Courts put trucking's reputation, lives at risk

Counterfeit parts are a big problem in the trucking industry and unfortunately, our judicial system works in strange ways. Not just for the company victimized, but also the company that buys the parts. Poor quality can lead to breakdowns, damaged engines, and ultimately, lost money. Not to mention the innocent lives that are put at risk by parts that may break without warning. It’s a problem that no one seems to be able to keep up with for a variety of reasons, not the least of which is the ability of counterfeiters to produce realistic-looking duplicates.

One of the other reasons is the risk-reward factor. The penalties for counterfeiting are, in a word, atrocious.

Case-in-point: Last week, Joseph Ungar, of Brooklyn, pleaded guilty to a series of charges, including grand larceny, tax evasion and scheming to defraud while his company, Abec Industries, pleaded guilty to trademark counterfeiting and identity theft. Great you say. Not so fast.

Ungar, who authorities say used various names, including those of dead people, put people’s lives at risk. Abec Industries distributed ball bearings, gears and power transmission products. The fraud pertains to counterfeit ball bearings sold to the Metropolitan Transit Authority (MTA) in New York for use on buses and subways.

To perpetuate the fraud, Ungar used elaborate schemes, prosecutors said, and Abec Industries operated under various names, including Omega Engineering and Bearing Inc. and Rockwood Pulley Manufacturing. The city was also after him for evading personal taxes from 2003 through 2007 and not paying NYC corporate taxes on Abec’s income.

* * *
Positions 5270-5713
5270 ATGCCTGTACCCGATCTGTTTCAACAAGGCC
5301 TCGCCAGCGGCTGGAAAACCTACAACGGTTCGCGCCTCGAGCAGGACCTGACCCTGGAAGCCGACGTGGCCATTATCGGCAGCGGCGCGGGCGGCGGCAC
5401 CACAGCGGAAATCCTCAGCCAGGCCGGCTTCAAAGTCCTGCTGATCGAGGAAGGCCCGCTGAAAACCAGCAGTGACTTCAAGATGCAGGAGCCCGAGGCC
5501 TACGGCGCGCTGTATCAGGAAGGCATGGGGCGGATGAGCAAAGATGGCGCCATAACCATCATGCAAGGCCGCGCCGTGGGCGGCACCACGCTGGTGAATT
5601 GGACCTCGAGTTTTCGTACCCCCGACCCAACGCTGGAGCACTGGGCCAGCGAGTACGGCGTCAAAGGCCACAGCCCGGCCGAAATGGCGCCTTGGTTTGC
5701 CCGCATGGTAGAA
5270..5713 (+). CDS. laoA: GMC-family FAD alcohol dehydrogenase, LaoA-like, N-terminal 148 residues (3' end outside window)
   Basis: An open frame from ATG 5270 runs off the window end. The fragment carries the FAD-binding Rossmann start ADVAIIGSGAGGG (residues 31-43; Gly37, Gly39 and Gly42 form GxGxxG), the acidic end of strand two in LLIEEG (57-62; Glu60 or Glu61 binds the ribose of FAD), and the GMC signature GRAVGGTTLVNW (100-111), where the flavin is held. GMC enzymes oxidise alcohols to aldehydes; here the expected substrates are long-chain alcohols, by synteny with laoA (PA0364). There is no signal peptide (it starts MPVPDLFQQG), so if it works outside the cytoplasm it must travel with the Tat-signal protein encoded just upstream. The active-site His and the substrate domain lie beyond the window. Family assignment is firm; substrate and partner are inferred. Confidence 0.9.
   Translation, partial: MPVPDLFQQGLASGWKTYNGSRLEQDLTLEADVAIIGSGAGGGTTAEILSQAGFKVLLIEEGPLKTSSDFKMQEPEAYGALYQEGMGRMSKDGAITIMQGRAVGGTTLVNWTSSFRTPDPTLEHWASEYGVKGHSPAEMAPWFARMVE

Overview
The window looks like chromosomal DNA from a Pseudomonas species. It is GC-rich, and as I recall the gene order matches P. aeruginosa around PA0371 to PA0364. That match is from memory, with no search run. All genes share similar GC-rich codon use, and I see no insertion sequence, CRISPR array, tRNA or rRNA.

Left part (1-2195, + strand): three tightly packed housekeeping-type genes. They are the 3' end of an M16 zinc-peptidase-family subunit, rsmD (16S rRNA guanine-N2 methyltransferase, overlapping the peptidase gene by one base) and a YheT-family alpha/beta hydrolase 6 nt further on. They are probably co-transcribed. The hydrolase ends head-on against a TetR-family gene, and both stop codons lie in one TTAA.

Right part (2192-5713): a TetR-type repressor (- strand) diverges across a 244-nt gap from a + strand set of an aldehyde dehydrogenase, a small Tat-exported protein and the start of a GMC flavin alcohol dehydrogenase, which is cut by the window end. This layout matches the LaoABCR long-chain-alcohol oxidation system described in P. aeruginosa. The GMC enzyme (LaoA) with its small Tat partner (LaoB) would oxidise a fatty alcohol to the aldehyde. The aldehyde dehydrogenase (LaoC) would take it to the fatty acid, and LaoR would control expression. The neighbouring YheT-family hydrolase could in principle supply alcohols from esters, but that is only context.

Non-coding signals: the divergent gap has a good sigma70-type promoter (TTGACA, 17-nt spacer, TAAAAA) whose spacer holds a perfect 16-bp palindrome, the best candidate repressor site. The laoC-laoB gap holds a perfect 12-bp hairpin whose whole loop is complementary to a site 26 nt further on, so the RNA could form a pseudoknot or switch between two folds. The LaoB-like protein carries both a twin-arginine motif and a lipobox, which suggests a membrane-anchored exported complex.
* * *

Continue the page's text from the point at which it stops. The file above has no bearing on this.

While the New York Times story didn’t specify his actual profit from the scam, Ungar likely made thousands in the years between 2003 and 2008 when the counterfeit parts were supplied to the city. His punishment for this illegal behavior – the very stiff penalty of five years probation, a lifetime ban on doing business with the MTA and a $330,000 fine to cover restitution. Abec Industries has to pay a $5,000 fine and go out of business, according to the prosecutor.

This is great. A scam artist makes a profit and at the very least costs the city money to replace defective parts, and puts thousands of lives in danger over the years should those counterfeit parts have broken and caused a deadly accident, and what does he get: In essence, a $330,000 penalty. Big deal.

“Simply put, the message is: You will be punished, pay us back, and never do business with us again,” the MTA’s inspector general, Barry L. Kluger, told the New York Times.

Say what? Does Mr. Kluger really believe this is an appropriate punishment? Ungar probably already has the plans in motion to set up another fraud. Counterfeiters always do.

As long as the penalties for counterfeiting remain soft, it will remain an issue. After all, if you could make thousands, even millions of dollars selling counterfeit parts with only the risk of a fine, would it be worth it? Many believe it is.

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